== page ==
Taxation and government spending at all levels have been relatively constant for decades in the United States at about 35% of GD with federal spending and taxing at about 20%, state at about 10%, and local at about 5% (all figures are generalized approximations and averages; actual figures vary year by year, and by state and locality). About two-fifths of federal spending is for defense, interest on debt, and other reasonably traditional functions of government. This leaves perhaps 12% of GDP at the federal level for the disputed areas that Murray would eliminate. About two-thirds of state and local government expenditures are for functions that are relatively unopposed (at least in concept), including schools, roads, police and fire departments, and jails. This leaves something just under a gift or so of GDP for Social Security and Medicare for the elderly, health care for the poor, unemployment benefits, welfare to mothers with children, and the like – the welfare state as we know it. Is this an excessively high proportion of GDP to be dedicated to those who are not productive or not as productive as they could be?

Murray is of the view that if all the various government welfare and social safety-net programs were to end, they would be replaced by private charities and private insurance that would perform the same functions better and more cheaply. He cites as evidence the private charities and insurance programs that existed before expansion of the welfare state.

It is an open question what would happen today. For this reason, gradualism and incrementalism are better ap-

What happens to those who become old, poor, uneducated, or disabled, notwithstanding that they, or their mothers, received $7,000?

 

proaches to reach libertarian ends than full-scale social reconstruction, which Friedrich Hayek termed constructivist rationalism.

Hayek himself advocated an extensive, continuing role for the state in domestic activity. In “The Constitution of Liber~” he argued that in industrial, urban society, demands exist on the part of the poor, the uneducated, the unintelligent, the unemployed and unemployable, the chronically ill, the mentally retarded and ill, the disabled, the young, and the old, among others – who, because of the greater impersonality of urban life, are less able to call on the assistance of others they know than are those in rural and agrarian communities.

Murray also unduly emphasizes the importance of pecuniary motivations on the part of welfare recipients. His view is that changing welfare benefits would strongly alter human behavior. Though he says: “Nothing is going to repeal the sexual revolution” (p. 108), he places too much hope in welfare policy changes alone, absent more fundamental behavioral change, to reduce the number of poor and uneducated people.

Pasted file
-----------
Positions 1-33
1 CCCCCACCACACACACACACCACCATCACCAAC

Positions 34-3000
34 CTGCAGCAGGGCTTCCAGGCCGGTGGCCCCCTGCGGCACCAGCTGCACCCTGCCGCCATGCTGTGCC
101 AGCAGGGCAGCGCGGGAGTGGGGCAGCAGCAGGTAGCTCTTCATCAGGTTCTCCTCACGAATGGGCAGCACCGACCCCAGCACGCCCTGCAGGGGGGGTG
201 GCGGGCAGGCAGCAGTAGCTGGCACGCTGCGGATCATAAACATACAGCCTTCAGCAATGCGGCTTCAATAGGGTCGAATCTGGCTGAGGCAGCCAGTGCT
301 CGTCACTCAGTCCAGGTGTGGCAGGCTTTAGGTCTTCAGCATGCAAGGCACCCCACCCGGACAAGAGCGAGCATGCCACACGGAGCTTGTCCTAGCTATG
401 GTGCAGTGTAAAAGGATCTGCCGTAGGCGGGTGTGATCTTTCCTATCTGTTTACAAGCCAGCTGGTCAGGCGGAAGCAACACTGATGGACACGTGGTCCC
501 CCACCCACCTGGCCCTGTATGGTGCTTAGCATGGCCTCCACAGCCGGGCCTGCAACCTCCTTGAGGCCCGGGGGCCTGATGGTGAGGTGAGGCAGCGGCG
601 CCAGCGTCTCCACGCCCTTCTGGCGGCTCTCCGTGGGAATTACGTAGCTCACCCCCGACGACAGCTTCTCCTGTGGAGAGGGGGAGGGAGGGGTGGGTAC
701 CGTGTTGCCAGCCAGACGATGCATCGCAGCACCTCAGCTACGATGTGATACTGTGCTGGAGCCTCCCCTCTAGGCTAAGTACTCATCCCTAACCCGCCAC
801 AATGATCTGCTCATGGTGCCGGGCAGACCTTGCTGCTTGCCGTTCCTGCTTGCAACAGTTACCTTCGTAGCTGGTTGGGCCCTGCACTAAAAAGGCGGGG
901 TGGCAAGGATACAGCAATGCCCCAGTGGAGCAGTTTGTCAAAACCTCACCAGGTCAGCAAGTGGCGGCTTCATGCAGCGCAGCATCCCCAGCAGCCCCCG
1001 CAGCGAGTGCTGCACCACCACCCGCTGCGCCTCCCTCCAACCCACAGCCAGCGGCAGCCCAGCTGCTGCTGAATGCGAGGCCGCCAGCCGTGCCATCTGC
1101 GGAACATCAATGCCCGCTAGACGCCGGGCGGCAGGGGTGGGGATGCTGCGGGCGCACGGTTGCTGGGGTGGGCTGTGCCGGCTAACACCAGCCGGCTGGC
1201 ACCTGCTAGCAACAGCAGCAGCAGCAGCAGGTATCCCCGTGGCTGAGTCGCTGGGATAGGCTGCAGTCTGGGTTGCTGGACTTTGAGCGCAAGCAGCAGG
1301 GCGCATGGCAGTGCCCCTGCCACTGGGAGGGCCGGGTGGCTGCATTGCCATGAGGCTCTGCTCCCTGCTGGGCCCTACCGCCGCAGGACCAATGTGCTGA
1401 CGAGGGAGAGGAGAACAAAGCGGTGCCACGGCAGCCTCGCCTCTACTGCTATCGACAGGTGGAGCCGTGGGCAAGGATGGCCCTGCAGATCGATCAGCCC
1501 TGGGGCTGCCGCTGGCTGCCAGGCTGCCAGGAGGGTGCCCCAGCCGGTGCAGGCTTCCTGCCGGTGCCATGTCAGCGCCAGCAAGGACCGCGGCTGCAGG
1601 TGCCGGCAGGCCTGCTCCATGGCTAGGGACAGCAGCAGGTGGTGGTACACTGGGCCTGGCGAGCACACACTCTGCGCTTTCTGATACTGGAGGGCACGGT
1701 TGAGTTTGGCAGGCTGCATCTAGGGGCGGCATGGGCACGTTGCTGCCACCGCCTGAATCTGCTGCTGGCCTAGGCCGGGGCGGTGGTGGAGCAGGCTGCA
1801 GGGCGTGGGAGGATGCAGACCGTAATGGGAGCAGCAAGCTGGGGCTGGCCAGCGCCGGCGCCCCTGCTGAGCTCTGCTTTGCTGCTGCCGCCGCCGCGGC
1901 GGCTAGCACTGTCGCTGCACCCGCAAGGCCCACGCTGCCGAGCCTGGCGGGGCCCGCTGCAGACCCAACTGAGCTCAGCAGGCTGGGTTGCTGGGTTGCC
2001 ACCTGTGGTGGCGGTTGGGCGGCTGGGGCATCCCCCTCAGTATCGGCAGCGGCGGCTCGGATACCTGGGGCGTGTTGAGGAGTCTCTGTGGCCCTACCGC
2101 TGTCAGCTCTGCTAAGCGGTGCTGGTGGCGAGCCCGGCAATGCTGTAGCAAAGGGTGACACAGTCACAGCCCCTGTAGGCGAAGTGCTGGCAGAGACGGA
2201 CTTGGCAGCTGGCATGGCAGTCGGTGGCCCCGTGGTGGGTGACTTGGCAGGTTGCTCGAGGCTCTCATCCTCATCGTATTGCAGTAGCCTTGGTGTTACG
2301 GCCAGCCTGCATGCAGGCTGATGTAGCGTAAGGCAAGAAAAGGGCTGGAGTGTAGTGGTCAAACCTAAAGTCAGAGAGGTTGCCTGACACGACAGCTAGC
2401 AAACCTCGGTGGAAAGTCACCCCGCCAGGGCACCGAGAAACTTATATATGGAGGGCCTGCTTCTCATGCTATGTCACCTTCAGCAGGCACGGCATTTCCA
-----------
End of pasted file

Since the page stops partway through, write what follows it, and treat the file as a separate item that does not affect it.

In any society in which the illegitimacy rate approaches one child in three, as is currently the case in the United States, there will be a great deal of poverty particularly among children. There are two approaches – one can either emphasize mitigating the conditions that exist or emphasize preventing such conditions from emerging in the future. It is likely that libertarian reform that works toward the gradual reduction of government services, programs, and transfer payments would coincide with greater individual responsibility and greater social conservatism generally.

It is valuable for thinkers such as Murray to put forward bold and creative proposals for reform. Moreover, the incidental sidelights he offers and the information he gathers make his work always worth considering. But libertarians should learn from the Fabian Socie the great British late-19th and 20th-century political organization, that ideas are typically most successful through gradual permeation and infiltration. No one knows for certain what the future has in store, or what the consequences of policies will be.

Murray’s vision of cash grants replacing the welfare state is wrong because the idea that individuals who are in some way needy should receive cash is a bad one. The idea that every- one (not just the needy) should receive cash is also bad. Moreover, what happens to all the people who become old, poor, uneducated, disabled, or unemployed anyway notwithstanding that they, or their mothers, received $7,000? Somebody is going to have to take care of them, if there is to be a peaceful and stable society.

At the same time, the ideas that society should move toward less government, and that existing government functions could be handled more efficiently if they were privatized and made to compete, are good. “In Our Hands” is significant not because most people will agree with it – they won’t – but because it will spur them to think about the vital and enduring question of the best way to organize and to order society.